Professor Leslie Gottesman’s Research On The Role Of Literacy In The Eritrean National Liberation Movement Finds A Home At The Hoover Institution Archives

Monday, August 31, 2015

It feels strange to see your name on a cassette tape recorded in 1992 in San Jose, California, and have it show up among donated research materials in 2015 in Palo Alto, California. Samsara of the archival world!

I met Professor Gottesman in 1992 when he came to San Jose to interview me for his research on the role of literacy in the Eritrean national liberation movement. The result has been published as To Fight and Learn:The Praxis and Promise of Literacy in Eritrea's War of Independence (Lawrenceville, NJ, 1998). I don’t remember what I said then (now I know thanks to the donation) but all has been preserved for posterity along with others in the Professor Leslie Gottesman Papers at the Hoover Institution Archives.

Professor Gottesman, a US educator and writer, was born in Portland, Oregon, in 1941; attended Columbia University where he received his BA and his MA in 1968 and1969, respectively, and his Ed D from the University of San Francisco in 1994, along with an MFA from the California College of the Arts in 2011. He is a professor emeritus of English at Golden Gate University in San Francisco, where he taught for twenty-eight years, as well as serving as the dean of the School of Arts and Sciences from 1994 to 1996 and director of general education from 2001 to 2007.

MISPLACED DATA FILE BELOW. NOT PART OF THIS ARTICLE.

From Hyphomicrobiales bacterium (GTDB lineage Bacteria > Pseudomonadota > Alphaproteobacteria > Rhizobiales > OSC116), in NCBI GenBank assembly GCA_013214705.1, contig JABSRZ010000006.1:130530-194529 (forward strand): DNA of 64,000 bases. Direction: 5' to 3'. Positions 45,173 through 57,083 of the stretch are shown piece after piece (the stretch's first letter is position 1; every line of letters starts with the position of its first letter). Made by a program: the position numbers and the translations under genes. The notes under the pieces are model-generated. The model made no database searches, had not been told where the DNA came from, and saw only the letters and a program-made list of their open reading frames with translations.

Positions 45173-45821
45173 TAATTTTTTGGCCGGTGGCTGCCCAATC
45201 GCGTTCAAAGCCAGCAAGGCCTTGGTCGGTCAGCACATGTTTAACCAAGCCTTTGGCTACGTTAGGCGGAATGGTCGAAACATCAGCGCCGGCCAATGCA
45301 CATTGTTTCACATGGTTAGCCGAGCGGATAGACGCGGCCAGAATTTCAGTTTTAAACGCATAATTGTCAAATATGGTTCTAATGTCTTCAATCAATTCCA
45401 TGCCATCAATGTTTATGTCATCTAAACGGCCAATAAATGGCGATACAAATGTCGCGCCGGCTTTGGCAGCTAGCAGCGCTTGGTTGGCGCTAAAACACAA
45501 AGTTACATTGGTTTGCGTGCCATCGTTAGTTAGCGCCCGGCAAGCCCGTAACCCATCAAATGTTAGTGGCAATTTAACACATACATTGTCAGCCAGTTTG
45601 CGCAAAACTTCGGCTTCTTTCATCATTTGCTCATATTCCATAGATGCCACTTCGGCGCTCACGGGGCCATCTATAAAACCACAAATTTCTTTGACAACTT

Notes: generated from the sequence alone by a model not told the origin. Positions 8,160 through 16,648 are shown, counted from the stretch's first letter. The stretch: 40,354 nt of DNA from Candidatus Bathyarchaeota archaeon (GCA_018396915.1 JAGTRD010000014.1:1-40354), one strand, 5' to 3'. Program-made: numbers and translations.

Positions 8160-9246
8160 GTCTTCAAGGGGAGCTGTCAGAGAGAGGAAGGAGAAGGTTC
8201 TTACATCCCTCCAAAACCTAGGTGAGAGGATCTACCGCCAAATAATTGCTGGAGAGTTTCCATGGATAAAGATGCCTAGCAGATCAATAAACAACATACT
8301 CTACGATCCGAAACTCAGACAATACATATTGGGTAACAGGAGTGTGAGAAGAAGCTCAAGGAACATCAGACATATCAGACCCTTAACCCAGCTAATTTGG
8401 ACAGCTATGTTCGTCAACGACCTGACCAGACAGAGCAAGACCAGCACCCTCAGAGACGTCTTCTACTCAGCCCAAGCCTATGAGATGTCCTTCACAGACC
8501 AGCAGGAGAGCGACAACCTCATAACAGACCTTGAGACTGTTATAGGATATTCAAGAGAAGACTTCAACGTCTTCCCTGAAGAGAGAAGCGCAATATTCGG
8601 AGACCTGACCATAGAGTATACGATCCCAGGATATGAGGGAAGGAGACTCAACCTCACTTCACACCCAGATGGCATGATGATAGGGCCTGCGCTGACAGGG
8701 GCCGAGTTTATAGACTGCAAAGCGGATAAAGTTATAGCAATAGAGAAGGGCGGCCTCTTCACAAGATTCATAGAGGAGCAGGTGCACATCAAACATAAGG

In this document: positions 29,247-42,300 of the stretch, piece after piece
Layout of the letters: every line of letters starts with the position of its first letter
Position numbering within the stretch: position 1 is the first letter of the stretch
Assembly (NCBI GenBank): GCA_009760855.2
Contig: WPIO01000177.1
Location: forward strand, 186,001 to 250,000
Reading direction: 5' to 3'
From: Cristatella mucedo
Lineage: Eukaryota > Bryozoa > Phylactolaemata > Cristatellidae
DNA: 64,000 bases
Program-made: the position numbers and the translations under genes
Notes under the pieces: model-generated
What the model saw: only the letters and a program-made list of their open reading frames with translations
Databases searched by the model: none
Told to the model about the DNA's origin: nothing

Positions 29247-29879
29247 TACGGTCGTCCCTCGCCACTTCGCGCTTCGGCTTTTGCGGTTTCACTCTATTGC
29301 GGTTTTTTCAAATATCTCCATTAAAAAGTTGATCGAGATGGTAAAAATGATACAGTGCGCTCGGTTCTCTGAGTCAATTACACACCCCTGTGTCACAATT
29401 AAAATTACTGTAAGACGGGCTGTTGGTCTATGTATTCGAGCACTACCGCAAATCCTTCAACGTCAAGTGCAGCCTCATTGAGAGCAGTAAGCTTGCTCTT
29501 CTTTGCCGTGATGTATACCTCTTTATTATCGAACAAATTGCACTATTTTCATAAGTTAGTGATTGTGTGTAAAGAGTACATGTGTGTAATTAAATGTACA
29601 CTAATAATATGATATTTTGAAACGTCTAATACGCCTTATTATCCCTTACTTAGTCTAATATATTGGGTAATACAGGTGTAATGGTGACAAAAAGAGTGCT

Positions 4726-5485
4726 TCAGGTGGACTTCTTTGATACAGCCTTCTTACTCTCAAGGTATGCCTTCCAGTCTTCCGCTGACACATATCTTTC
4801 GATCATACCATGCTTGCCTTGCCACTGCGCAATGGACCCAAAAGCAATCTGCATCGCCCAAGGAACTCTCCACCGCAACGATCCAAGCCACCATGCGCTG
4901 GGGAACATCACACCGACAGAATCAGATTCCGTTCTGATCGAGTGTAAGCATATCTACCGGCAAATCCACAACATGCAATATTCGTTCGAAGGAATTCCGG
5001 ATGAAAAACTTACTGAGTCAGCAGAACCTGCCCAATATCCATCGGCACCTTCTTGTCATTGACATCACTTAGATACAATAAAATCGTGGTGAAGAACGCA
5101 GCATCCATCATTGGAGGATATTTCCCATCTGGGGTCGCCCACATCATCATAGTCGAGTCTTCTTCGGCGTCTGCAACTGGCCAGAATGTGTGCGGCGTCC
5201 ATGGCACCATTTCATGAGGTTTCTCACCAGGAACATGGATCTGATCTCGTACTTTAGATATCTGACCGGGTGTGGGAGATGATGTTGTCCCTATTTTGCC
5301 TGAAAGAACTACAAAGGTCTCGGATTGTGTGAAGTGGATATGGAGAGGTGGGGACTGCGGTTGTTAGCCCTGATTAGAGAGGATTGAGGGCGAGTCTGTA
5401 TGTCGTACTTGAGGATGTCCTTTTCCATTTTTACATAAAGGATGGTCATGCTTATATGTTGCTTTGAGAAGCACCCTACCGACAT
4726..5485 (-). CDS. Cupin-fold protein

Professor Gottesman’s collection, which was donated at the beginning of the year, contains thirteen manuscript boxes, two oversize boxes, and one card file box (6.6 linear feet); the collections includes correspondence, writings, pamphlets, bulletins, serial issues, other printed matter, audio and video recordings, transcripts of interviews, and slides, all relating to the history of Eritrea, political and social conditions there, and education in that country.

The donation has two unique aspects for future researchers:

One, the research is the first systemic study on the role of literacy by the Eritrean People’s Liberation Front (EPLF), with a focus on the EPLF’s National Literacy Campaign 1983–87 (pre-independence) and efforts to understand the postindependence Eritrean educational policy. The research includes audio recordings with those directly involved in the campaign as well as other researchers.

Two, the role of support committees of various national liberation movements such as the EPLF, the African National Congress (ANC), the South West Africa People’s Organization (SWAPO), and others in the United States has never been thoroughly studied. As semiautonomous entities, these committees developed unique literature, targeting their respective localities, that includes brochures, pamphlets, posters, flyers, and postcards. Those groups also organized film screenings, speakers, fund-raising, community outreach, and so forth. One of the local EPLF support committees of the San Francisco branch was the Eritrea Material Aid Campaign (EMAC/1980­–85). As a member, Professor Gottesman collected various rare publications of EMAC that are included in his collection.

Professor Gottesman’s papers are now available to the public at the Hoover Archives.

Below are some samples.